The "F" word in riding! part 1
The horse world is an amazing place full of thousands of different ideas and philosophies and horses & people of all genders, ages and stages! But with the endless choices in horse sports and pursuits, there is one common dirty word that is often shamefully shoved under the rug; the "F" word in riding .. fear. And to clarify, for the purposes of this article, I will use the word fear to encompass everything from clear heart-pounding fear symptoms, mild anxiety, hesitation, persistent dream shattering un-confidence and everything in between.
I would wager that every person who rides horses, has experienced the discomfort of fear at some point in their life. Fear can be defined as a normal human response where the person is threatened by a perceived threat. It is important to understand that "perceived" threat simply means anytime your brain is triggered to believe that your bodily safety is compromised. The interesting part is that there are so many situations that can trigger your brain to perceive danger! Some of them are rarely spoken about and often not acknowledged - let's dive into some of the most common:
1. Falling/Accident with a Horse
Of course the most common root cause of fear in riders is being harmed by a horse. Whether that be actually falling from a horse or being harmed while handling the horse. Many riders find after a single accident, their brain becomes very skilled at creating further scenarios of how future injuries could potentially happen .. even if the risk is small!
2. Natural Aging
There are several common factors to human bodies as they age. First, it is a proven fact that the body's ability to heal and recover from injury declines over time. Second, beginning as early as our 30's, our natural balance begins to decrease with each passing year due to physical changes such as muscle loss or vision changes. Instinctively, as we age, our brain becomes keenly focused on protecting the body from harm.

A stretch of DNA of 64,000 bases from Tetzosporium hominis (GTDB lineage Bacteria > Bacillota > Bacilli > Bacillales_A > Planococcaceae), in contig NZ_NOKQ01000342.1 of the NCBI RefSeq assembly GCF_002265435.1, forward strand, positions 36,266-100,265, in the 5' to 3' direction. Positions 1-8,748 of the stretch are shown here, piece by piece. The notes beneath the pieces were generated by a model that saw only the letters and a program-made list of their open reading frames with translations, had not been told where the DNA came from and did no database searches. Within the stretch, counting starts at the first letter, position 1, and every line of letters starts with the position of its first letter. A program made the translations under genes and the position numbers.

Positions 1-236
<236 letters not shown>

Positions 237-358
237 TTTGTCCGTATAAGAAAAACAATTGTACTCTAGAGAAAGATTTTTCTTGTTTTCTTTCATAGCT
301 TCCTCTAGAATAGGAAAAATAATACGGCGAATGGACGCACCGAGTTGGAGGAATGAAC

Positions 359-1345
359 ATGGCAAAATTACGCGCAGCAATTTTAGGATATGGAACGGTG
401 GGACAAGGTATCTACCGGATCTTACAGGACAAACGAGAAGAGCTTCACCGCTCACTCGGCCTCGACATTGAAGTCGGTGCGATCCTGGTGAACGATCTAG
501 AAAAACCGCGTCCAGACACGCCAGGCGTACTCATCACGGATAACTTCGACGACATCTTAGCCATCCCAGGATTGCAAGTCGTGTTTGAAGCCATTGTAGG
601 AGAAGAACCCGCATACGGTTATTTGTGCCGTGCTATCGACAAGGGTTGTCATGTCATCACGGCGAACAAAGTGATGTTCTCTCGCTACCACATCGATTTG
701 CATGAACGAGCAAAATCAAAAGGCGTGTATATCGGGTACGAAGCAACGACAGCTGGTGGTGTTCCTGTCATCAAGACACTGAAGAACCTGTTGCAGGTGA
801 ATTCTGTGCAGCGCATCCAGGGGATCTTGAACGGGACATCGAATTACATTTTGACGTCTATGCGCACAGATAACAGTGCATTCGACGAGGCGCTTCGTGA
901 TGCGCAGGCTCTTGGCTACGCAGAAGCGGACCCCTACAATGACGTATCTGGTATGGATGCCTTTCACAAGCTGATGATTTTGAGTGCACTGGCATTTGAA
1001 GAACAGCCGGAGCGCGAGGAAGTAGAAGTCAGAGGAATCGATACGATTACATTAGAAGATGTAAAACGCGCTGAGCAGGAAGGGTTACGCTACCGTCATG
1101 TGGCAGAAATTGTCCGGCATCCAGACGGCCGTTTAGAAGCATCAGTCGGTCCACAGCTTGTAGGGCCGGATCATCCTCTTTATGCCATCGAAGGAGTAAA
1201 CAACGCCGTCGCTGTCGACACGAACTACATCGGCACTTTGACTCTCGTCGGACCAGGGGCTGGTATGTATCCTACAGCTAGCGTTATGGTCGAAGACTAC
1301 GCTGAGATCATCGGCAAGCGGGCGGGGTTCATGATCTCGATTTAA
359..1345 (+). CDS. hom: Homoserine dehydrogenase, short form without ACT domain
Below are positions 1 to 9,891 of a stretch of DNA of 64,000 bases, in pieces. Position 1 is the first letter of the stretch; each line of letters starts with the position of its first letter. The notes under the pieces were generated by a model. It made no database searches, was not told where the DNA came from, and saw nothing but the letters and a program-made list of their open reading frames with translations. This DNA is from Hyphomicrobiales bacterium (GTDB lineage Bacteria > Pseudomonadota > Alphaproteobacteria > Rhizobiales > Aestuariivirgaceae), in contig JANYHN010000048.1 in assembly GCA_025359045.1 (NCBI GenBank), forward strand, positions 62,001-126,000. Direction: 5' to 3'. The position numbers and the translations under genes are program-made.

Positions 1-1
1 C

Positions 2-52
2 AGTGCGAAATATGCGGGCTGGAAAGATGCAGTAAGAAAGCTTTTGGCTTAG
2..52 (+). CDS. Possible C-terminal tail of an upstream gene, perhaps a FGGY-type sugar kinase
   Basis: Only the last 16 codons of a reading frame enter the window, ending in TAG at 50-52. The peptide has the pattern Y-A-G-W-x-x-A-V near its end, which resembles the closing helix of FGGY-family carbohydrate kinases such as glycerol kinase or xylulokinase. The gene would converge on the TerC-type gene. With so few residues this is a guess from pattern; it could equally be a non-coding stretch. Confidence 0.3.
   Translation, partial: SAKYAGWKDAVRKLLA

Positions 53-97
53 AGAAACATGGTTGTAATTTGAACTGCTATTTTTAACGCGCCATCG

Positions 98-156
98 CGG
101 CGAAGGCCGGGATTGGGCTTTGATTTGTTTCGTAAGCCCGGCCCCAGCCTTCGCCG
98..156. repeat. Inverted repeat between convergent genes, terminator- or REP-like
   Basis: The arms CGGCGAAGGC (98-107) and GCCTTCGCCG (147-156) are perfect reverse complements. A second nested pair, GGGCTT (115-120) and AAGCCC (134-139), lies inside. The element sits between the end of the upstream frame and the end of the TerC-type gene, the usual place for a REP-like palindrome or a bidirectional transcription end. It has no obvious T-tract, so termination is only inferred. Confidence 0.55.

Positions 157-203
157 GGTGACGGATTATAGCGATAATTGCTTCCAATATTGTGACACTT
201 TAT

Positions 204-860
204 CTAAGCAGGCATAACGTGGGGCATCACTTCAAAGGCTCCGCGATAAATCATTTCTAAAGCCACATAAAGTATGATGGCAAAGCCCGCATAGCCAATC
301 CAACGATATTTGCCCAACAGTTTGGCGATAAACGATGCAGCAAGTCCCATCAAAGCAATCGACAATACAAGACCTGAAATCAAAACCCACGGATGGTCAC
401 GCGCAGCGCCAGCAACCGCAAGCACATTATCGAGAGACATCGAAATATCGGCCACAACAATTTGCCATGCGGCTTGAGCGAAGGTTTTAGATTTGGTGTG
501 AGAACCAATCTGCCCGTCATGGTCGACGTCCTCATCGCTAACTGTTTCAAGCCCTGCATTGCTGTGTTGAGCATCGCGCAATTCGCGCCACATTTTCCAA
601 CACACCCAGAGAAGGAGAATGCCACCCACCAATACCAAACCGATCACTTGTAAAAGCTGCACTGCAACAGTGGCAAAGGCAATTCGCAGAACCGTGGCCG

3. Trauma in the form of Injury, Illness or Surgery
The commonality between injury, illness or surgery to any part of the body is .. weakness. Anytime our physical well being is compromised, the brain understands that the body is exhibiting a weakness and again that human instinct to protect the body takes over!
For both men & women, when a child is born, their bodies change drastically. When people become parents, their protective instincts towards the child instantly kick in! But in addition to protecting the child itself from harm, the parents brain has a strong instinct to protect the body, in order to be able to care for the child dependant on us for survival. This can result in a natural decrease in desire to pursue activities which are perceived by the brain to have a higher "risk" for injury!
It is to be expected that throughout our lives as riders, at some point we will experience some degree of fear while handling or riding our horses. But traditionally, riders who are fearful feel deep levels of shame and are hesitant to voice the challenges they face .. for fear of ridicule or by being encouraged into "tough love" situations of pushing through their fears.
In the next part of this topic, I will cover some amazing things you can do to recover from fear!! A little hint? The Simulator can help ....
Shannon & Marmite
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